Lovely old Polish tea room cum refectory overseen by legions of harassed looking waitresses. Like The Troubadour, it has a strong flavour of original 1950s coffee bar.

Dino's, Pelham Street SW7. NEW
Built into South Ken tube, this is a roomy restaurant/cafe with a decent spread of lodge-style tables and chairs, fluted panel walls, masses of hanging, iron chalet lights and - best of all - three large pleasant murals on the back wall. The usual ersatz Italiana, but gently understated and thankfully non-corporate - which is something of a miracle for SW7. Open until 10.30-ish pm most nights. Coffees and pastries served at all times.

Dino's, Earl's Court Road ( near Earl's Court tube) SW5. NEW
'A classic Alpine chalet style Italian cafe/trattoria similar to The Lucky Spot in North Audley St but on a larger scale. There are some great wooden-booths, crazy-paving style & marble-effect floor-tiling. The walls are decorated with murals painted on wood, showing women wearing the dresses of various Italian regions. There's a great pulley-operated dumb-waiter. It might be a tad kitsch, but it's an oasis of civility in the corporate-chain dominated tat of Earl's Court Road. On the subject of Dino's, the South Ken branch was shown in Roman Polanski's 1965 classic "Repulsion". I vaguely remembered a scene where Catherine Deneuve leaves South Kensington tube station, and passes the restaurant. The manageress confirmed this, and told me that Deneuve had used the restaurant during filming.' (Patrick Turland)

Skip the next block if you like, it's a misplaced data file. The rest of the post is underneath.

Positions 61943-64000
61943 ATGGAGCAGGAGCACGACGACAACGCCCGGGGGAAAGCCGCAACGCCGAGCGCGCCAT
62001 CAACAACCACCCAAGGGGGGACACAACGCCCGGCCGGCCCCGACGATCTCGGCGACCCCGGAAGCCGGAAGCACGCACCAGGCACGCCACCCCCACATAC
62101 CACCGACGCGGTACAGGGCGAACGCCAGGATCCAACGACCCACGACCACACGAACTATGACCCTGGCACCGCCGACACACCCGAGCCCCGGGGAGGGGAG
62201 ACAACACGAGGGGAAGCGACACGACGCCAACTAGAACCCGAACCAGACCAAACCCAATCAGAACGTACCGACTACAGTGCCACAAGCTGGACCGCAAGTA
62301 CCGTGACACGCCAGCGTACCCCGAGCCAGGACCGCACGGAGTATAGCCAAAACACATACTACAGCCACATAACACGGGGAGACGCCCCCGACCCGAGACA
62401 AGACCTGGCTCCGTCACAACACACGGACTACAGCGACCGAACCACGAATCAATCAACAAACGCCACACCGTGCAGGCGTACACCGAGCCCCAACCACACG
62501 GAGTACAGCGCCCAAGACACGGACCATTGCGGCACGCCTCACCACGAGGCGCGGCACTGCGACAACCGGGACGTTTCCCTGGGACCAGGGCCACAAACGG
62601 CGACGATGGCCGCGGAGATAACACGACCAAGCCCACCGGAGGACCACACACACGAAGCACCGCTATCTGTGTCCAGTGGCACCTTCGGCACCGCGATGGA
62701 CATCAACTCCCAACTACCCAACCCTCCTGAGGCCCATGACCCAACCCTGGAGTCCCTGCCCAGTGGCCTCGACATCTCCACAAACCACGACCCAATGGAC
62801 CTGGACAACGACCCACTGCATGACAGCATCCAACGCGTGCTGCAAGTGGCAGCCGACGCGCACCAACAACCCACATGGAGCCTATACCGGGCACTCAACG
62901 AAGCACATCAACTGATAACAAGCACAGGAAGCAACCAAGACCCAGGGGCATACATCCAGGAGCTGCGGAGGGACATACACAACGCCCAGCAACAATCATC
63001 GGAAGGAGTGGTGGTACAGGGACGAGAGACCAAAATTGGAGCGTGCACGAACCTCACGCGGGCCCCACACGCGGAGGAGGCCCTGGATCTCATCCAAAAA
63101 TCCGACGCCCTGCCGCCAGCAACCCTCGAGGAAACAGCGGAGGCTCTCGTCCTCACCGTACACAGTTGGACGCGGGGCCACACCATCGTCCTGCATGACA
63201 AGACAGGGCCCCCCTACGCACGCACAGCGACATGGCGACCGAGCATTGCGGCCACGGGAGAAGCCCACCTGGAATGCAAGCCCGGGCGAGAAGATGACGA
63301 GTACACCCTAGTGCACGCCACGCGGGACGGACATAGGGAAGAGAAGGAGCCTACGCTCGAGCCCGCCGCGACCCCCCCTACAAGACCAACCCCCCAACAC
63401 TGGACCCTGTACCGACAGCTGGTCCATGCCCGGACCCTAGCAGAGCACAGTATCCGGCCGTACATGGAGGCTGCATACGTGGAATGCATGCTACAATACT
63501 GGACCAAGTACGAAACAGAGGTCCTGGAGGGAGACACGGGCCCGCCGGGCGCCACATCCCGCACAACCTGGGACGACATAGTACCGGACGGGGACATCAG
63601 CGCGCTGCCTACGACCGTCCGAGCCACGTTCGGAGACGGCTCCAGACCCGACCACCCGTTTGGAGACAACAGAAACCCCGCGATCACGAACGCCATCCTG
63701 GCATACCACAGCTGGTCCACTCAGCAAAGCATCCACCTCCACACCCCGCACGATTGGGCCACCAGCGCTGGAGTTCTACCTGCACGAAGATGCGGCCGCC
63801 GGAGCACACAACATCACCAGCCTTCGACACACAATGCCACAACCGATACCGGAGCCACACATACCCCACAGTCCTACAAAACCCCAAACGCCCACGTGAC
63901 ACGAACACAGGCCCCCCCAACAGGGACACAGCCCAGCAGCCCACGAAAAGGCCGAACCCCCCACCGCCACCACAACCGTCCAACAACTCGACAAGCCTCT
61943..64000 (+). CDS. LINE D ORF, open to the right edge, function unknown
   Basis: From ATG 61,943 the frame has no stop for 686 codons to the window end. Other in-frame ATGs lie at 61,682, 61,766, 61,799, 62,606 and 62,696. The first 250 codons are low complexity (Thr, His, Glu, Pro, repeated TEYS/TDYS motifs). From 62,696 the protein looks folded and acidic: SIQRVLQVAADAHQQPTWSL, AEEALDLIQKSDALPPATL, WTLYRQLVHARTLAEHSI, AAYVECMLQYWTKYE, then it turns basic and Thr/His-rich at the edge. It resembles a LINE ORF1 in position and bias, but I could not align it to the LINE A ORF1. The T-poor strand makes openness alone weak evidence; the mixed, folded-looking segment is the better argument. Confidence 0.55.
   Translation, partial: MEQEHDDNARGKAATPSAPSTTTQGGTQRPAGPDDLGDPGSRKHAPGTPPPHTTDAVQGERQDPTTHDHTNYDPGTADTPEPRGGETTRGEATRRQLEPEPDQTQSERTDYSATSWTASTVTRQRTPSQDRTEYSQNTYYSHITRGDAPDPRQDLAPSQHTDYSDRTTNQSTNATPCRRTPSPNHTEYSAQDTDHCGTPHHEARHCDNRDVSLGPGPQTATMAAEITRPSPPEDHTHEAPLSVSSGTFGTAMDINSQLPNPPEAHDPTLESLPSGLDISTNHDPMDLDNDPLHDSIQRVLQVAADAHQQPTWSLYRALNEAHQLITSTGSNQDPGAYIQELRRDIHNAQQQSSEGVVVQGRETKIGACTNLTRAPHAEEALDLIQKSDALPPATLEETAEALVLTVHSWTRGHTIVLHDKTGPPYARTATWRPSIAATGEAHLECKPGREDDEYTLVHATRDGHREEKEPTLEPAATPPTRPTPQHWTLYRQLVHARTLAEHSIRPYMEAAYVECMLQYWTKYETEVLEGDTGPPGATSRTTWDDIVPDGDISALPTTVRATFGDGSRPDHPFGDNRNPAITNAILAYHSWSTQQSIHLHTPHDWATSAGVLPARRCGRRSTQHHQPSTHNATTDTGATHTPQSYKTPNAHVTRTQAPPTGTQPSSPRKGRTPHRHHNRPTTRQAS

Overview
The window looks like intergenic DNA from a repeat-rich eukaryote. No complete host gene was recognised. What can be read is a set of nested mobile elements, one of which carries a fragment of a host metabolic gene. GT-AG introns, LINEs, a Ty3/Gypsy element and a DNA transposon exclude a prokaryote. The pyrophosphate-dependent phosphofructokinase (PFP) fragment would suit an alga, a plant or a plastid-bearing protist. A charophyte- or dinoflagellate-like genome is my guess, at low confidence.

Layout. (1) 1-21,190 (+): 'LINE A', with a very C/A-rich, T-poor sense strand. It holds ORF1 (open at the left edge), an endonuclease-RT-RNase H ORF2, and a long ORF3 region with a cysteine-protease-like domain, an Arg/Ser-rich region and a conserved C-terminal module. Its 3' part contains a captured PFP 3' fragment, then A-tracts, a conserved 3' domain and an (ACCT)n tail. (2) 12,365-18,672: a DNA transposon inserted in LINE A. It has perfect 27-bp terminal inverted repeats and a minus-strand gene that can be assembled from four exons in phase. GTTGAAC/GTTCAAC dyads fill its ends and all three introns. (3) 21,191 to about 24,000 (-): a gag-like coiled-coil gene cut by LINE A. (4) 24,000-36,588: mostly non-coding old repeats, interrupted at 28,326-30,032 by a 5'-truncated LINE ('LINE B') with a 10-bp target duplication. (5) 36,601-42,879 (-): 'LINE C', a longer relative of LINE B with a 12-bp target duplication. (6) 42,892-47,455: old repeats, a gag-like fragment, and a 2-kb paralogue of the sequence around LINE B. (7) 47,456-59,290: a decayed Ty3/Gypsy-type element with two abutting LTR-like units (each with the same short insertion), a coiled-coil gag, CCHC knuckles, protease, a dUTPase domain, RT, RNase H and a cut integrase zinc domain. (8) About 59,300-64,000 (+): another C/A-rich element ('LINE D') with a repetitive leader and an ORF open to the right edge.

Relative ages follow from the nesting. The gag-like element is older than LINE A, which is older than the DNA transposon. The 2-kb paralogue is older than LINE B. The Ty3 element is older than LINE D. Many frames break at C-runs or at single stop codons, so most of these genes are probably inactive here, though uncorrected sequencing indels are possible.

Jack's Cafe, Boundary Road NW8. (opp. old Sattchi Gallery) NEW
Small plain cafe: rosewood tables & simple chairs & and classic cafe Coke sign. "Some of the furniture mentioned has been replaced by more modern chairs, though there's still a old wooden bench by the front window." (Patrick Turland)

Pacific Fish Bar, King Street, W6 NEW
In the down at heel end of King Street Hammersmith, opposite the UGC cinema. (In the same parade of shops there is a secondhand magazine store, just as there is in Rochester Row next to the Italian Restaurant). The Pacific has a truly awesome sign, sadly no longer illuminated at night, but it must have been a stunner. Behind the counter is an equally impressive menu board in yellow and blue. Tables are a lovely pale green Formica which may be more recent than the authentically battered red leatherette seating. Wall paneling is a newish wood effect, the lights are awful but the triumph of this place is the magnificent pale green, orange and chrome counter. To get the full effect of this lovely cafe, sit at the back. Clientele are certainly authentic: single, cheerless diners who have been coming in so long that they just sit and are served without ordering. (Richard Gray)

Half Moon Cafe, 125 Fulham Palace Road (Hammersmith end), W6 NEW
"With its Vitrolite ceiling, it could be the classic cafe cousin of the River Cafe, down the road. The round wooden tables strike a more modern note, though the new Turkish-Cypriot owner may replace these for smaller versions. He intends to open till 7pm, when he gets the staff. Makes a pleasant change from the burger bar/kebab shop dystopia near the Hammersmith Apollo." (Patrick Turland)

Sandro's Snack Bar, Great Western Road (near Harrow Road), W9. NEW
'A handy bolthole from the Notting Hill Carnival crowds... The previous owners were Italian, now Indian. The cafe still retains some original fixtures such as Formica-topped tables, wooden chairs with leatherette seats, false ceiling ( wooden slats), copper pot and swords hung on the wall in an Italian chalet style. There are signed 1980's photos of Madness and Motorhead on the wall, from when they used the nearby Zig Zag studios.' (Patrick Turland)

Cafe, Notting Hill Gate, (next to The Gate Cinema) W11 NEW
Once a main haunt of ex-local Van Morrisson this "small, Italian-owned place hasn't changed in the past 20 years at least. It's fitted-out like Dino's in Earl's Court Rd with chalet-style wooden booths and tables, trattoria-rustic walls, wooden wall-mounted panels, and a tiled floor. Juventus football pennants add to the feeling of localissimo" (Patrick Turland)